Last week a number of distinguished organizations released a new report meant to urge Congress and the President into making substantive changes to the way this country deals with crime. In my last post, I pointed out the strengths of the report. In this post, I want to discuss a few items that were absent.

Let’s start with my main beef: the federal criminal justice system. What is the biggest problem with how our federal government deals with crime? The answer: the feds lock up too many damn people. And why do they lock up too many people? Because there are too many federal crimes; there is something like 4,000-plus federal crimes that the Department of Justice has at its disposal. The problem is systemic (and expensive but I save the cost until the end). It starts with Congress, who thinks it politically expedient to pass a new criminal law every time some horrific crime occurs, and it ends with federal prosecutors, who decide what sentence a person receives based on how they arrange the charges.

The report addresses this problem. They label it federal “overcriminalization.” According to the Smart on Crime report, the solution to the problem of overcriminalization is to have Congress amend their rules to now require that every potential new federal crime be subject to a mandatory reporting legislation, resulting in a public report assessing the “purported justification, costs, and benefits of all new or modified criminalization.” Now I don’t want to demean the Smart on Crime report, because its goal is worthy, its contributors are all people I respect, and it does offer many great solutions. That being said, are you freaking kidding me? There is a fallacy in this country that federal commissions and reports actually accomplish something—they don’t.

What needs to happen is for the federal government to reduce the amount of federal criminal statutes by one-third. Statutes such as the federal carjacking and felon in possession of firearm laws would be a great place to start. I am hoping that someday, someone will give me a logical explanation for how a carjacking affects interstate commerce, or why it is a federal concern. Another area that needs revamping is the federal narcotics statutes. In prison I witnessed the havoc that drugs and addiction plays on individuals and families. But I also witnessed black men in the early 20’s sentenced to 20 and 30 years for a handful of crack. I don’t know if “absurd” is the right word, but it’s the first that comes to mind.  If the federal government wants to play drug lord, then they should work to stop drugs from coming into the country. Once drugs are here, they should leave it to the states; they at least have monetary controls to keep them from incarcerating close to an entire generation of minority men.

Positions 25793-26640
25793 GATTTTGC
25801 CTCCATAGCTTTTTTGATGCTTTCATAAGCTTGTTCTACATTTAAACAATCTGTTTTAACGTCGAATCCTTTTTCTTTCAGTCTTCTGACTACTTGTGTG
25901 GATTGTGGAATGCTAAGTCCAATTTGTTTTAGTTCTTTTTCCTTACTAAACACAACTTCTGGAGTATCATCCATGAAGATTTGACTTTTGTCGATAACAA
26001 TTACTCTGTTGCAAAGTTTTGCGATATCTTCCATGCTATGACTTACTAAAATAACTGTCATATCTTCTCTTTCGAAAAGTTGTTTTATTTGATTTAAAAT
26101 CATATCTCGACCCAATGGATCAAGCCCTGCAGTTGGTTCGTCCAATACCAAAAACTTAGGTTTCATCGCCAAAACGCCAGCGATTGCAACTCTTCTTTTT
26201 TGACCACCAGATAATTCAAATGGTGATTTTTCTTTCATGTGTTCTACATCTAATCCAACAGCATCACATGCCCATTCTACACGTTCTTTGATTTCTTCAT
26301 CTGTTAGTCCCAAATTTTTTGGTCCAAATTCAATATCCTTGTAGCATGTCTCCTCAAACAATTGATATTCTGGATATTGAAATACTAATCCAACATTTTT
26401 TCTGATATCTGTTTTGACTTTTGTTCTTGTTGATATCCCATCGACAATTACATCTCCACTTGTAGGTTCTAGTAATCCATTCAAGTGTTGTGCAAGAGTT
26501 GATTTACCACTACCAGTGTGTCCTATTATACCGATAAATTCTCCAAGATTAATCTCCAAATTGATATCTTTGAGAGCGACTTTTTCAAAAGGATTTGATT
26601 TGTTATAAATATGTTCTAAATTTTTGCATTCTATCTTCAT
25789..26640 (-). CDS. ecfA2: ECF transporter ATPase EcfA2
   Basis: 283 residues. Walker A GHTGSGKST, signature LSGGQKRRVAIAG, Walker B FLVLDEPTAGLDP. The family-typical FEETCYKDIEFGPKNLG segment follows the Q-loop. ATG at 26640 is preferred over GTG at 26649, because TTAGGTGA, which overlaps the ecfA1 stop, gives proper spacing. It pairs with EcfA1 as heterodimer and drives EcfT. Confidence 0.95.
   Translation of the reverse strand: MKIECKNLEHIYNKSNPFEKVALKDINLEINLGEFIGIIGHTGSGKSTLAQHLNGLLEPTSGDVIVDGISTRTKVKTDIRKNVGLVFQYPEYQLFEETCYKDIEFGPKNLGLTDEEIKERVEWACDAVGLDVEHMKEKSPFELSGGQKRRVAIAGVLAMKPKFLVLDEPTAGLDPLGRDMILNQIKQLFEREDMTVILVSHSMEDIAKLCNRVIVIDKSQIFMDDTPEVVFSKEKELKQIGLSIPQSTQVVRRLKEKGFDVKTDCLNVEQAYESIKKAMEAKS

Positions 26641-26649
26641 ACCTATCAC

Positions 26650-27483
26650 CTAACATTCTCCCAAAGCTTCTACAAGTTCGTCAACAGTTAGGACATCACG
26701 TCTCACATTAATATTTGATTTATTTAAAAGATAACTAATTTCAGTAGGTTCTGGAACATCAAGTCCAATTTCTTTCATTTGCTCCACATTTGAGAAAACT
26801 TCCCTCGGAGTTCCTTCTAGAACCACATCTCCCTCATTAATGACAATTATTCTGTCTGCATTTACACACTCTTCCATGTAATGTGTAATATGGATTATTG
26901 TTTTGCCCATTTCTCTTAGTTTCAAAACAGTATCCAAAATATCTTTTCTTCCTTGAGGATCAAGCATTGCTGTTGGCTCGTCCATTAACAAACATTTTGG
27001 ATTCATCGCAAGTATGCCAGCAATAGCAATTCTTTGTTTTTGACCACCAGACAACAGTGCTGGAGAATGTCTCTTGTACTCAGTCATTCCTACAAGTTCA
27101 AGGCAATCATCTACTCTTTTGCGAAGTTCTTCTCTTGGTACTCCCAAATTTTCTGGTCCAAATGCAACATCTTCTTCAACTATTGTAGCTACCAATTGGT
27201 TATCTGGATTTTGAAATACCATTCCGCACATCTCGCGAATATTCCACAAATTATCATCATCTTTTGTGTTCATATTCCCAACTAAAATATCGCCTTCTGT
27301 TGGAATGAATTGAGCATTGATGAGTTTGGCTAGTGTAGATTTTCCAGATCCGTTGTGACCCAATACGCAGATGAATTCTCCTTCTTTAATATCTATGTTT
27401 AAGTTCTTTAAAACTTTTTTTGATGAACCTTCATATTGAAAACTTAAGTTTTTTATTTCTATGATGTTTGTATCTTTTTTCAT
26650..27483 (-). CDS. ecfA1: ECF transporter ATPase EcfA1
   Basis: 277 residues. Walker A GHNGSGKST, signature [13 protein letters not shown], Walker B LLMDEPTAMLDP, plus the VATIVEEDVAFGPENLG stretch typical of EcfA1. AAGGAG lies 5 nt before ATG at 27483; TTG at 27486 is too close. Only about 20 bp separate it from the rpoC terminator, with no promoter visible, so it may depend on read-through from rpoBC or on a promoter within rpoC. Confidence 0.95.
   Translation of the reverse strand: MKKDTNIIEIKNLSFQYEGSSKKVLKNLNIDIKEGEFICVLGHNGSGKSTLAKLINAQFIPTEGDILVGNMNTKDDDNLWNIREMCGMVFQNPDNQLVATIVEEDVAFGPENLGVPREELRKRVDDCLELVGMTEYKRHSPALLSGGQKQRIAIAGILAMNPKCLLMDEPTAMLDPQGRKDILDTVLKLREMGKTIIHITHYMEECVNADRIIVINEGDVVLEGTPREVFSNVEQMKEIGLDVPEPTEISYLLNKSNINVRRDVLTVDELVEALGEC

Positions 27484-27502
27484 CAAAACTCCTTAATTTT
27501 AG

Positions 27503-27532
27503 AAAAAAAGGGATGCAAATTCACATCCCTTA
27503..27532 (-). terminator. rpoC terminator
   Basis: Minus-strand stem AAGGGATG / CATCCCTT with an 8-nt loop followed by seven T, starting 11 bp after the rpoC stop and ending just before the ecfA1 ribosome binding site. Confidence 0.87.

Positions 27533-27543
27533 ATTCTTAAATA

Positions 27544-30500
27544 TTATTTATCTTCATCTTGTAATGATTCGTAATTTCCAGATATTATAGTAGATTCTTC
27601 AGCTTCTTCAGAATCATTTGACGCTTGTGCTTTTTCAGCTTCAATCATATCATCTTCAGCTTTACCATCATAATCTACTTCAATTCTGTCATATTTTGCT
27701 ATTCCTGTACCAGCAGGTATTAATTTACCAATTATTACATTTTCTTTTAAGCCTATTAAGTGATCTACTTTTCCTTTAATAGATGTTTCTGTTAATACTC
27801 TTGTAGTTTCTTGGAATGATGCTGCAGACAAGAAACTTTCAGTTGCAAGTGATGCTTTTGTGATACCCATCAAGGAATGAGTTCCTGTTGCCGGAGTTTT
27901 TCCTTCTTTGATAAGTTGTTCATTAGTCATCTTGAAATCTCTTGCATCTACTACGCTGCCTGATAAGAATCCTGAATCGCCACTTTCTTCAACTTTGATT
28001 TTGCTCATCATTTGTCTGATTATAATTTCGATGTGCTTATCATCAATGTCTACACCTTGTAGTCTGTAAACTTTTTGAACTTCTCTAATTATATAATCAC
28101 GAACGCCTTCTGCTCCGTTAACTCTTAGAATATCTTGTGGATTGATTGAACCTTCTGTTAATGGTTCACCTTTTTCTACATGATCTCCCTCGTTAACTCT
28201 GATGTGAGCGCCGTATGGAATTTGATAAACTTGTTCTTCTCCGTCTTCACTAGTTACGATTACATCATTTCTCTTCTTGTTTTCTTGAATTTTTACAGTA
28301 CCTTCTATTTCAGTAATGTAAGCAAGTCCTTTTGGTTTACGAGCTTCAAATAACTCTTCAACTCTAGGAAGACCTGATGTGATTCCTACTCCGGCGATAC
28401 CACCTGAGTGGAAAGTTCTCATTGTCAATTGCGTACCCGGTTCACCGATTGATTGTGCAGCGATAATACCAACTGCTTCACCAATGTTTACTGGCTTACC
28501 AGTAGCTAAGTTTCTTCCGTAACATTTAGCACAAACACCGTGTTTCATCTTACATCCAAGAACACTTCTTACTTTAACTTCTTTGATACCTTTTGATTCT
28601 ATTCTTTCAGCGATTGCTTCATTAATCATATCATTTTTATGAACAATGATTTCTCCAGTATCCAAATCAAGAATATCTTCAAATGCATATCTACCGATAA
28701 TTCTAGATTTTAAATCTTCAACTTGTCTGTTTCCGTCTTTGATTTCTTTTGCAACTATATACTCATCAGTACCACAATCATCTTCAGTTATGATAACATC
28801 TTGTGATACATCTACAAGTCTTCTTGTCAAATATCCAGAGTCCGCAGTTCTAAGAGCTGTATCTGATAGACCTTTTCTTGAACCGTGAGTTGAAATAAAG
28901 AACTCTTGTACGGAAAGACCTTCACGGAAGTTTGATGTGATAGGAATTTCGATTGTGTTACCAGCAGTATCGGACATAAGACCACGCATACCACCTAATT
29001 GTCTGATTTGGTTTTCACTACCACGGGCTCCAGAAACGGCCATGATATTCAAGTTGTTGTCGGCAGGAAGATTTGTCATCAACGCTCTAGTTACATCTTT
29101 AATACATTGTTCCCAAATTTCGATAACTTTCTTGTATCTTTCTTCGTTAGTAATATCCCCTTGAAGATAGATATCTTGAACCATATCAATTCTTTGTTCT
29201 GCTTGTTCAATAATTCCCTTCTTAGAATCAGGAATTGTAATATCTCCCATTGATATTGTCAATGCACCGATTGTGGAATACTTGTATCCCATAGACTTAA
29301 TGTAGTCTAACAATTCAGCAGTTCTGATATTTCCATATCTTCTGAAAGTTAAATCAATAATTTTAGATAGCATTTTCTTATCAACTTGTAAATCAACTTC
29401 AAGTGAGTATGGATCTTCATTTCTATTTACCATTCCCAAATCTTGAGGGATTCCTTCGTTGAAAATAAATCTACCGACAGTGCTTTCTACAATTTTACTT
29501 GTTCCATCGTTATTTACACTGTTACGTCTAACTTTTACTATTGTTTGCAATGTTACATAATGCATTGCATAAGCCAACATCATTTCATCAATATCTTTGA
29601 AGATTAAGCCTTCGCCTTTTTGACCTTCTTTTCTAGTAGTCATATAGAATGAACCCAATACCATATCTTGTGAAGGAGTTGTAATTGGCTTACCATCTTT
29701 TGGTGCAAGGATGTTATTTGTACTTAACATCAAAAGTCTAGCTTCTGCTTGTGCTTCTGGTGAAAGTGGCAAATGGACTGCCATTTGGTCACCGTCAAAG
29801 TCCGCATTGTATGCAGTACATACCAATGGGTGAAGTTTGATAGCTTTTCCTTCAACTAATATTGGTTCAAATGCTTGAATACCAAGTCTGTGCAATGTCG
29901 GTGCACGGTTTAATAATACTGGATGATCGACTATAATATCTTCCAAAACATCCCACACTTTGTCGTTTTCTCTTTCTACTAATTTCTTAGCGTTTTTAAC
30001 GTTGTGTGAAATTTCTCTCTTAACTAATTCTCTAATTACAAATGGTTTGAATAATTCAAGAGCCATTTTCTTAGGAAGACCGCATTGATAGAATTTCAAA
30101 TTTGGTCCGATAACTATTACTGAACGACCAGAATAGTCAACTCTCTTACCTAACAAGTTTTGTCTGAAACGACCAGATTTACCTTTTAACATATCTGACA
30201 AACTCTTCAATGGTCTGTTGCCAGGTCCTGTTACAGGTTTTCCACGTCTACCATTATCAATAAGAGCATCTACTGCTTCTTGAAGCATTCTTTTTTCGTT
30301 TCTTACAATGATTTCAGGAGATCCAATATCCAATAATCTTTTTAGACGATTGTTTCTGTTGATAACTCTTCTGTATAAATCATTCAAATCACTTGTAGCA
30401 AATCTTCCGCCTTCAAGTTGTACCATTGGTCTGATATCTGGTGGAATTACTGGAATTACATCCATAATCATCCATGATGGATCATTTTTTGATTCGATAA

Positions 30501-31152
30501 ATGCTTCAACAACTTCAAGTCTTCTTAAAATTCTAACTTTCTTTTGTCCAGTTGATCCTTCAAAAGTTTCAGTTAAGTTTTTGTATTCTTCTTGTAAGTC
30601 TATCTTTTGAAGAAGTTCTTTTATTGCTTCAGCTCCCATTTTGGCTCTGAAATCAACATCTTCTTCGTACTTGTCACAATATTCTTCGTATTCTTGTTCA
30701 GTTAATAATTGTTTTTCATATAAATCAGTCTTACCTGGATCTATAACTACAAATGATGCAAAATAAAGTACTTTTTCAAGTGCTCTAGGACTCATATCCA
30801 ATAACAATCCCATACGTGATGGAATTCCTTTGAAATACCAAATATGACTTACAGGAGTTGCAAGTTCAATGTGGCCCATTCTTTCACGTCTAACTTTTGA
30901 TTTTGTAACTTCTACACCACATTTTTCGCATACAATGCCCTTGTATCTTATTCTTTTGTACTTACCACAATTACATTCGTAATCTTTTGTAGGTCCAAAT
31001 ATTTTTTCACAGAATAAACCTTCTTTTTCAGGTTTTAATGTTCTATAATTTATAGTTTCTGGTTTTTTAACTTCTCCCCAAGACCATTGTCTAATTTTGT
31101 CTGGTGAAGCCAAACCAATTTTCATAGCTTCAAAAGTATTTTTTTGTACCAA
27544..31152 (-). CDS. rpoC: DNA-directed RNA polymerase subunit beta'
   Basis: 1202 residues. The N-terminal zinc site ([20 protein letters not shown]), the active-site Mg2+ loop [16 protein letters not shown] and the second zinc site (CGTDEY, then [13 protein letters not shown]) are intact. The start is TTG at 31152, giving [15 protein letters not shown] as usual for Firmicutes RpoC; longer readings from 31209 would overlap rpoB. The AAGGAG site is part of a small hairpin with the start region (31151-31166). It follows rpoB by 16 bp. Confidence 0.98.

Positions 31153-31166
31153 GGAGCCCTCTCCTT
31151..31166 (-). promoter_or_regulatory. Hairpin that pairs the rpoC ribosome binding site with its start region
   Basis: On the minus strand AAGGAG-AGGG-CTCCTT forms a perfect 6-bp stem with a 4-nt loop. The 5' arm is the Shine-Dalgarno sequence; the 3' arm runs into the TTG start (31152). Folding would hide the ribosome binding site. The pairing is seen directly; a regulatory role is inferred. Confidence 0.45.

The only way to reduce the federal prison population is to discontinue the practice of allowing our federal government to be the dominant police power. With respect to the other submitted proposals, anything else is just window dressing.

My other beef is that certain items are addressed, but not explained with enough specificity for them to have any real usefulness. Take, for example, this recommendation for prisons:

Recommendation: Reduce recidivism and increase effective rehabilitation. Congress and the Administration should pursue policies that better prepare prisoners for reentry following the completion of their sentences at the federal and state level. These include a variety of policies, a few of which include drug treatment programs, alternatives to incarceration for non-violent offenders, access to educational programs and job training, and coordination between prison programs and communities.

These are excellent suggestions, but ones that have been offered before. The federal government has been in the business of mass incarceration now for a quarter of a century and they are no better at preventing recidivism. What is needed is specific policies; otherwise Congress will pass a law allotting money for new programs and then they will let the Bureau of Prisons decide those programs (trust me, this is exactly what has occurred in the past, just ask any prisoner about the famed Second Chance Act).

So what would be the best programs to reduce recidivism? Well, as noted above, first we need to reduce the prison population, both federal and state. Then we need good time credits that are tied to participation in educational and self-help programs sponsored by the prison. Those programs should be designed by people familiar with the current job market. In other words, they should not be designated by career government employees who have little experience with the real world. In the prison I resided, they had a business management associate’s degree program, which they expanded. They also had a welding program, which they terminated. Do you think businesses will readily hire people coming out of prison to run their business? No, but they will hire a good welder regardless of his or her arrest record. We should also involve as many faith-based programs as possible. No matter your religious or non-religious beliefs, it has been proven that those programs have lasting impact long after a prisoner is released.

Well, this post has become entirely too long. I do not want people to think I am bagging on the new report, because, for the most part, I think it is terrific. But if we are serious about making changes, I believe we need to begin implementing some of the policies I mentioned. Last year, we spent over 76 billion on corrections. Just think of the other problems we could fix with all that money.